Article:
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Avatar of admin admin - 12. July 2018 - Miscellaneous, Galileo


In June 2018, ESA ran an internal competition for its young graduate and national trainees to develop an app capable of making positioning fixes using only Galileo satellites. As part of this competition an augmented reality app was created, with which users can ‘see’ the satellites their smartphone is using as they hold it up to the sky.

The positioning calculations and assistance data functions for the app were developed by Paolo Crosta of ESA’s Radio Navigation Systems and Technology section, with telecom engineer Tim Watterton contributing the main structure of the app, together with how it looks and its UI.

Tim Watterton explaines, that the satellites are overlaid in real time on the camera view in their predicted positions in the sky, based on ‘ephemeris’ information, assistance data that describes the current satellite orbits with high precision. “When a signal is being received, the satellite is shown in green, overlaying the predicted position. The satellite shown in red is one of the two placed in elongated orbits, but these satellites are expected to be used soon in the operational constellation. Satellites coloured orange are transmitting, but the signal is not detected, which may be due to obstruction by terrain or buildings.”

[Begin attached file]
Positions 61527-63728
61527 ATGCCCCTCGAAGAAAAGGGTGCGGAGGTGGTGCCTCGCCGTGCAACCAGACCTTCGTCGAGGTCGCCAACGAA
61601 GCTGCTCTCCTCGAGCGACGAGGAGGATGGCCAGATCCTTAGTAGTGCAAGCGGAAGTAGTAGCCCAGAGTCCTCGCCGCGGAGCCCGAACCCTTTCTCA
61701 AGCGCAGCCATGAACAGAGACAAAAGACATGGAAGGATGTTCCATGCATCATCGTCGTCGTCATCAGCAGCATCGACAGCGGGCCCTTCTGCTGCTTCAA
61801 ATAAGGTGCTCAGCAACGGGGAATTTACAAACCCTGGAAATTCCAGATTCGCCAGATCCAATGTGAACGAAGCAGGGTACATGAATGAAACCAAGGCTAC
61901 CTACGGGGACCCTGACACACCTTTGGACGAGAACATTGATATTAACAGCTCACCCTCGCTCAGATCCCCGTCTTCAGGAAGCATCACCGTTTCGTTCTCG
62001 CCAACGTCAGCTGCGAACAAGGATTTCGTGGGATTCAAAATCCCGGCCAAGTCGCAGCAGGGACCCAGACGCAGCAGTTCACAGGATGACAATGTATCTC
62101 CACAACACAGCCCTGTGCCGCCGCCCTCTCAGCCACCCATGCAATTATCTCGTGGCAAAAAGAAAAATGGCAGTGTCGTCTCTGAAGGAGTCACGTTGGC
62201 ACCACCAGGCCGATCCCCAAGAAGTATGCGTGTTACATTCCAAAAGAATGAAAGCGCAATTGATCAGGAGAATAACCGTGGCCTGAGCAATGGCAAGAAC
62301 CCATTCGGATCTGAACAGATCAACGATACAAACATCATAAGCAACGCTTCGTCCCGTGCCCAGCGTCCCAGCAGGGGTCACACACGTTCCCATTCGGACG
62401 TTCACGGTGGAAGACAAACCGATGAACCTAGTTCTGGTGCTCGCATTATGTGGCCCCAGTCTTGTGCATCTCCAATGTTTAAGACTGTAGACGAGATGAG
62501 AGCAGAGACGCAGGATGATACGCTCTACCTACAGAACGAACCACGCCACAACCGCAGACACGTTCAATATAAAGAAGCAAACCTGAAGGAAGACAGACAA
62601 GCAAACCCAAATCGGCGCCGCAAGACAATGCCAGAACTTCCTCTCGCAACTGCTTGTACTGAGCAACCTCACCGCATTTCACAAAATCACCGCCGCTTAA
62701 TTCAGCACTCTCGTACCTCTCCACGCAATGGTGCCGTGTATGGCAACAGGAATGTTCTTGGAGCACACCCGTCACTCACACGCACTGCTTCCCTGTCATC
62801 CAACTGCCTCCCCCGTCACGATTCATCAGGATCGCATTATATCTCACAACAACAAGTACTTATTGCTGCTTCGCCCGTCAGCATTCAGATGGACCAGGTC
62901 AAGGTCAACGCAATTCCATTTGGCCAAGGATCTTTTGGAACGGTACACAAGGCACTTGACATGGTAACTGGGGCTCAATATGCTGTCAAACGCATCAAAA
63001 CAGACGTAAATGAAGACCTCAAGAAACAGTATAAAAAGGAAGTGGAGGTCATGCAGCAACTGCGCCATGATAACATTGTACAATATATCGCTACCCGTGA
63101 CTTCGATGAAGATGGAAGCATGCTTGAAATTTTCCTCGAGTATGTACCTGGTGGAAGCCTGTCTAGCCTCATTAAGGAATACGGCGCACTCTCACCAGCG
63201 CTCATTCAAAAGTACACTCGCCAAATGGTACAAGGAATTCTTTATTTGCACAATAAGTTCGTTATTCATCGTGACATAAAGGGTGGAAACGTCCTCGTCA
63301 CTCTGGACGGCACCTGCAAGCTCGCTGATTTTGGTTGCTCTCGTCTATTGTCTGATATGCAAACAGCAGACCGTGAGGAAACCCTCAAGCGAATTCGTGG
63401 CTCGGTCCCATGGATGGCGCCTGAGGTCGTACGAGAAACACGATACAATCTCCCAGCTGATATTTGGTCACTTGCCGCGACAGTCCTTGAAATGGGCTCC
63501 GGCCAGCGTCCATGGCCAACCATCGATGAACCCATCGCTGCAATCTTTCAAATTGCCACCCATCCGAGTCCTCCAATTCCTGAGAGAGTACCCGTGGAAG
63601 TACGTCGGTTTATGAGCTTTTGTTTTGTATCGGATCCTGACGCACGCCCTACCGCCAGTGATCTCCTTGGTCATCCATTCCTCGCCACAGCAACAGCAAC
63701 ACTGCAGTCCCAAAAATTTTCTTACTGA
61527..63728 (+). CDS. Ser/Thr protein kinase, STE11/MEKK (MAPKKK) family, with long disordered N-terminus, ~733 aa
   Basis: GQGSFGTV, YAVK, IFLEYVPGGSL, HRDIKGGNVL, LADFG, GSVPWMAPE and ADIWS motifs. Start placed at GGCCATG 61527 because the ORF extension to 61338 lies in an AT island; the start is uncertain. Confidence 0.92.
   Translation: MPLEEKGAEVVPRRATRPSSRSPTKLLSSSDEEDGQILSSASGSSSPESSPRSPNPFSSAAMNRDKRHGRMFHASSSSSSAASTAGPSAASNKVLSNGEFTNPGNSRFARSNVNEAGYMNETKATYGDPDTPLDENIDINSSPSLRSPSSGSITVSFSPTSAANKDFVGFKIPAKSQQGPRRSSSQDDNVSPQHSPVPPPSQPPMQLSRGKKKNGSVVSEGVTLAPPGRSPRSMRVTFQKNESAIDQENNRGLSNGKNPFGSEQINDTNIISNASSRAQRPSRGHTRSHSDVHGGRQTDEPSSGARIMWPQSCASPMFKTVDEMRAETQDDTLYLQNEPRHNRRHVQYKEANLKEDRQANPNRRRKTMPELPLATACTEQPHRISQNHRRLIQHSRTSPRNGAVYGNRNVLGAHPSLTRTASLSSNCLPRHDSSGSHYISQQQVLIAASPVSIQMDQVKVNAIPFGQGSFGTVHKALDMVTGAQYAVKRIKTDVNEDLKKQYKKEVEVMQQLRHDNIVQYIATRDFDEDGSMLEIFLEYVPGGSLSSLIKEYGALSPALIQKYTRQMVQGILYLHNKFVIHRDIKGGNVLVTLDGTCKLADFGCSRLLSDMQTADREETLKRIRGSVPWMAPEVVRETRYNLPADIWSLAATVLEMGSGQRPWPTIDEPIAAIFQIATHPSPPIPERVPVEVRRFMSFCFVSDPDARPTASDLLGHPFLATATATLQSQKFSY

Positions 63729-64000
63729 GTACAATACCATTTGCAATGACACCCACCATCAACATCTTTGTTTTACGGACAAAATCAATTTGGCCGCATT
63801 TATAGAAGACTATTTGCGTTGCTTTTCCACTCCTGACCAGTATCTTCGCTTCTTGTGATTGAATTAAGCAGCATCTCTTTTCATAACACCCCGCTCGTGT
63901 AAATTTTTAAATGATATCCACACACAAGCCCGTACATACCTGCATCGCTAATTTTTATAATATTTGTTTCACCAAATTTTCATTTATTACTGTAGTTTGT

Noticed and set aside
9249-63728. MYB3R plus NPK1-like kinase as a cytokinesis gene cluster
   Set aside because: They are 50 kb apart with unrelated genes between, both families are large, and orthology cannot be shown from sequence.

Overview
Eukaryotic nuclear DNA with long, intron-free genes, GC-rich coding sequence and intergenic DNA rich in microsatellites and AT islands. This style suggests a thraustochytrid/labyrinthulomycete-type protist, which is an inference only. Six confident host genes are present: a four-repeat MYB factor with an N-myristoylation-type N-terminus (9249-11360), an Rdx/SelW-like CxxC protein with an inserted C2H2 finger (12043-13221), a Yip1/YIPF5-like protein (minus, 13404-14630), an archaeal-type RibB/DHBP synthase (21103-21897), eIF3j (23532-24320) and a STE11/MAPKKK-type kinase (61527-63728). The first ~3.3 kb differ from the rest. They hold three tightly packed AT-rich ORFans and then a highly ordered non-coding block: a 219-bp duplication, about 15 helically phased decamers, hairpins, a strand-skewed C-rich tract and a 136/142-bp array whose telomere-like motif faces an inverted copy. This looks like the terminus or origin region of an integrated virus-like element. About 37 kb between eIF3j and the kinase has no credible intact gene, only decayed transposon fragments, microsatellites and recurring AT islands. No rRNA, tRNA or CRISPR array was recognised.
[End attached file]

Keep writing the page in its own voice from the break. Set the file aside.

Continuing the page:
Panning the phone around to position the crosshair over a green coloured satellite adds additional information about it, such as its signal status, ‘pseudo-range’ (the uncorrected distance the signal has travelled to reach the receiver) plus the satellite’s manufacturer, launch date among other items.

The reference app is currently being tested with the goal to make it publicly available on the Android Play Store. The competitors Apps are also being tested and will also be published after the competition has ended.

Currently, similar apps are available for smartphones like the GPS Satellites Viewer for tracking GPS satellite, but to the current status they don't offer an augmented reality function.

At present, there are 22 Galileo satellites in orbit, with four more satellites set for launch on 25 July.

Source: ESA

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